'War' springs from the page
The War, the companion volume to the Ken Burns documentary, looks, at first glance, like the coffee-table book of the season. It is, but only in the sense that, given its size, a coffee table might be the most practical place to read it. And The War should be read by everyone in the family, from the high schoolers, many of whom, as Burns points out in his introduction, "think we fought with the Germans against the Russians in the Second World War," to the baby boomers, who think they know what their parents went through.
nolead begins An Intimate History, 1941-1945
nolead ends nolead begins By Geoffrey C. Ward and Ken Burns
Knopf. 480 pp. with 394 illustrations and 21 maps. $50
nolead ends nolead begins
Reviewed by Allen Barra
For The Inquirer
nolead ends The War, the companion volume to the Ken Burns documentary, looks, at first glance, like the coffee-table book of the season. It is, but only in the sense that, given its size, a coffee table might be the most practical place to read it. And The War should be read by everyone in the family, from the high schoolers, many of whom, as Burns points out in his introduction, "think we fought with the Germans against the Russians in the Second World War," to the baby boomers, who think they know what their parents went through.
Unique not only among previous volumes that have accompanied Burns' documentaries but also among just about all books on World War II, The War's text pursues two main currents: the stories of four American towns during the war years and the bigger picture of both the European and Pacific fronts. The course of the war is never allowed to become too distant a subject; when the battles are linked to the lives of the men who served and their friends and family in Waterbury, Conn., Mobile, Ala., Luverne, Minn., and Sacramento, Calif., history becomes the stuff of personal drama.
Geoffrey C. Ward, prize-winning biographer of Franklin Roosevelt and author of the books for three other Ken Burns films, including The Civil War, handles the historical narrative deftly. What, one wonders, is left to say about this war? The answer is not so much new information as new interpretation.
Ward is tougher than almost any recent historian on the generals and war planners whose decisions were responsible for such massive blunders as the feeble defense of the Philippines in 1942 and the landing at Anzio in Italy in 1944. And the reader will be, too, when men we have come to know die needlessly.
Ward juxtaposes major events with illuminating details. (In Mobile, for instance, both country music legend Hank Williams and the father of home run hero Hank Aaron worked in the same shipyard, the kind of integration that would not have happened if not for the war effort.) But it's the personal side of the book that is most telling, the stories of the common people from these towns and many others, including Japanese Americans who went off to fight the Nazis while their parents lived behind barbed wire in internment camps.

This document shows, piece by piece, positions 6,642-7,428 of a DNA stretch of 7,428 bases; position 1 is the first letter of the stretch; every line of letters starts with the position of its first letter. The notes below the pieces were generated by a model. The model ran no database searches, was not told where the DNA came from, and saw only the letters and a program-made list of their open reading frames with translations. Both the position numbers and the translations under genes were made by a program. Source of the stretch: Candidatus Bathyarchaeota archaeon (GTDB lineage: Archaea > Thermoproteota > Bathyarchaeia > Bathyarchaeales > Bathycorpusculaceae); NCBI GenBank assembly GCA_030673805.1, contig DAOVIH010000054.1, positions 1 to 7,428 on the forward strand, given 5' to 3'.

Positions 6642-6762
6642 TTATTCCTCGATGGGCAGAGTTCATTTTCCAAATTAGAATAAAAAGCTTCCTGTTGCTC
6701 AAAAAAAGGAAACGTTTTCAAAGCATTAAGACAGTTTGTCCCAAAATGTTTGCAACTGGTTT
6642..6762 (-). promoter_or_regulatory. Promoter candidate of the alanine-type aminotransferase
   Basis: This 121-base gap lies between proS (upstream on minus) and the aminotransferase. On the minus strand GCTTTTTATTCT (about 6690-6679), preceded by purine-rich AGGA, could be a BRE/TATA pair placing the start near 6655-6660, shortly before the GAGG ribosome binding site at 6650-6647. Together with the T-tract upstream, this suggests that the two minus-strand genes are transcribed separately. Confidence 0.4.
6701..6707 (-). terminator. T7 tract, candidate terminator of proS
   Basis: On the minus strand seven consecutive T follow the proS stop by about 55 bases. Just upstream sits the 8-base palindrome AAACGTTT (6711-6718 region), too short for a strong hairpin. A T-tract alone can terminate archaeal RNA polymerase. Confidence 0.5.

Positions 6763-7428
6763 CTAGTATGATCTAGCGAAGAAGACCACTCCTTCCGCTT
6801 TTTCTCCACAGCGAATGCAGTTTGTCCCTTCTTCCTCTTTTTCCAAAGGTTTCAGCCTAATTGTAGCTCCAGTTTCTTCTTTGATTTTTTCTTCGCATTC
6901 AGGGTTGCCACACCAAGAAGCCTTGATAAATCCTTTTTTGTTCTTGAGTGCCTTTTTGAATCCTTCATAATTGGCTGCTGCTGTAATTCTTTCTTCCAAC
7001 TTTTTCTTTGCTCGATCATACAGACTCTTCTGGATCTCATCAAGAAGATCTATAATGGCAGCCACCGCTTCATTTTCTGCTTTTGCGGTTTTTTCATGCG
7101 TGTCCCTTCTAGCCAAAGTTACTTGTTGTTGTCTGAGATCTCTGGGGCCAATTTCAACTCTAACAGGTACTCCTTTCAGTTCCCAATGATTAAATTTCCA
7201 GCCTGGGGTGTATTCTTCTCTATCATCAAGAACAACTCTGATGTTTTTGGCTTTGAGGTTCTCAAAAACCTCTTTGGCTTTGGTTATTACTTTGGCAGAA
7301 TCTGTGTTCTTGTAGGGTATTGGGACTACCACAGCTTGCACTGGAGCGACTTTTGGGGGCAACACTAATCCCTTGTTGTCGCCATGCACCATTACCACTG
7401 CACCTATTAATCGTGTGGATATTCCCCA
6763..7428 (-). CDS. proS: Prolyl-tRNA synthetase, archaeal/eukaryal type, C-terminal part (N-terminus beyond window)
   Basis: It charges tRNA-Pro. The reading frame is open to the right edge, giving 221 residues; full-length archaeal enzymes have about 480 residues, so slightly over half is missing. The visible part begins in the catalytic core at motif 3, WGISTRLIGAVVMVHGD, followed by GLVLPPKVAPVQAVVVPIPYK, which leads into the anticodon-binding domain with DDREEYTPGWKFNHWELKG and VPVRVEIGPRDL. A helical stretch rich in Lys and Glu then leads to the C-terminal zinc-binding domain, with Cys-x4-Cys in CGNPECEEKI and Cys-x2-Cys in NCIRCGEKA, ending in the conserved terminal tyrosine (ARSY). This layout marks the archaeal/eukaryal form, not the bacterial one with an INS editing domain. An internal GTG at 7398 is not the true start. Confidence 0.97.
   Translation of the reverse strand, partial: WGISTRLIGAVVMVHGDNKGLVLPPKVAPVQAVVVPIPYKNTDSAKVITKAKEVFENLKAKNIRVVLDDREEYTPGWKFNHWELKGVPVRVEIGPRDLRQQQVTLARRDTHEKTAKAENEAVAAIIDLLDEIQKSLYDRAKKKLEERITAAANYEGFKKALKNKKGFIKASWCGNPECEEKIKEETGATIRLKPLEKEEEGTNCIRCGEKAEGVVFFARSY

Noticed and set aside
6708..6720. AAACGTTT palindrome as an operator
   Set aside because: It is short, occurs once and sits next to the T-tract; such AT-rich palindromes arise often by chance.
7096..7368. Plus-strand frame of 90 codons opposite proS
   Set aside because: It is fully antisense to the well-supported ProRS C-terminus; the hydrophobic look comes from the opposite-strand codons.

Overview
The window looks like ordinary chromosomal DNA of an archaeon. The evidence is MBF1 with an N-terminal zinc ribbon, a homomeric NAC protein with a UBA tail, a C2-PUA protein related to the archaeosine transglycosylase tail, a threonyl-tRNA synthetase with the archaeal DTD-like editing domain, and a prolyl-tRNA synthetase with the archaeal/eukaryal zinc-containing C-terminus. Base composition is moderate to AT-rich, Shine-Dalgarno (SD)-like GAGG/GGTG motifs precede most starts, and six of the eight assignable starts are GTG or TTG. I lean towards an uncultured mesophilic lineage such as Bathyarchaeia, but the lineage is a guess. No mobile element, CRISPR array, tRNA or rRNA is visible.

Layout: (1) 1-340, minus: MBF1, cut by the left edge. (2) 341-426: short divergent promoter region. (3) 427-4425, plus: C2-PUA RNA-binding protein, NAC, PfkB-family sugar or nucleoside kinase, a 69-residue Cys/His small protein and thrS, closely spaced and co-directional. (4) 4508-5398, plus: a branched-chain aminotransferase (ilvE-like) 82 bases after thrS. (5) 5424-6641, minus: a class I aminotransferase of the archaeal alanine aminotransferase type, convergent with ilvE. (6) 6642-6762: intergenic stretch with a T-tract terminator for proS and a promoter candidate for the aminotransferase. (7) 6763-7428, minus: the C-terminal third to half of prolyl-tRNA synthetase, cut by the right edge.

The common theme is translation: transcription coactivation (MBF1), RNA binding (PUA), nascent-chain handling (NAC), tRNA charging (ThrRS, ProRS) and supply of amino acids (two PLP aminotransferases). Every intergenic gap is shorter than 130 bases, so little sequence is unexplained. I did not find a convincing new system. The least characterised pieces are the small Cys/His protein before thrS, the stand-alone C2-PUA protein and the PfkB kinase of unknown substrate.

Their stories are told through newspaper articles, old photographs, letters to and from the fronts, and, sometimes most heartrending of all, home movies that family members have kept for more than 60 years. They are also told, in many instances, by the participants themselves.
Everything serves to re-create a time when Americans got their war news from the morning papers and radio rather than television and the Internet. We find out the fate of the soldiers, sailors and airmen as their loved ones find out. Each new death (usually conveyed via a Western Union telegram; the reproduction of one provides one of the book's starkest photos) hits the reader with the jolt of an emotional rifle slug.
Part history, part memoir, and part photo album, The War is compelling on many levels. The photographs are a mesmerizing collection of both the war the GIs saw and the changing world they left behind. Many are so upsetting that for a long time they were known only to the men who took them. In the Ardennes Forest, American soldiers tried to distinguish between their own dead and the enemy in a pile of frozen corpses; in Dresden, a German city destroyed by Allied bombs, the dead - men, women and children - are heaped in piles more than six feet high; Marines on Okinawa standing around a radio look stricken as they hear the news that the war in Europe is over - when will their war be over?
Much of The War will hit the uninitiated with a shock; readers will at least begin to understand why fighter pilot Quentin Aanenson could never return to his father's farm in Minnesota. "I find there are times when I'm pulled back into the whirlpool," he says. "The intensity of that experience was so overwhelming that you can't let go of it."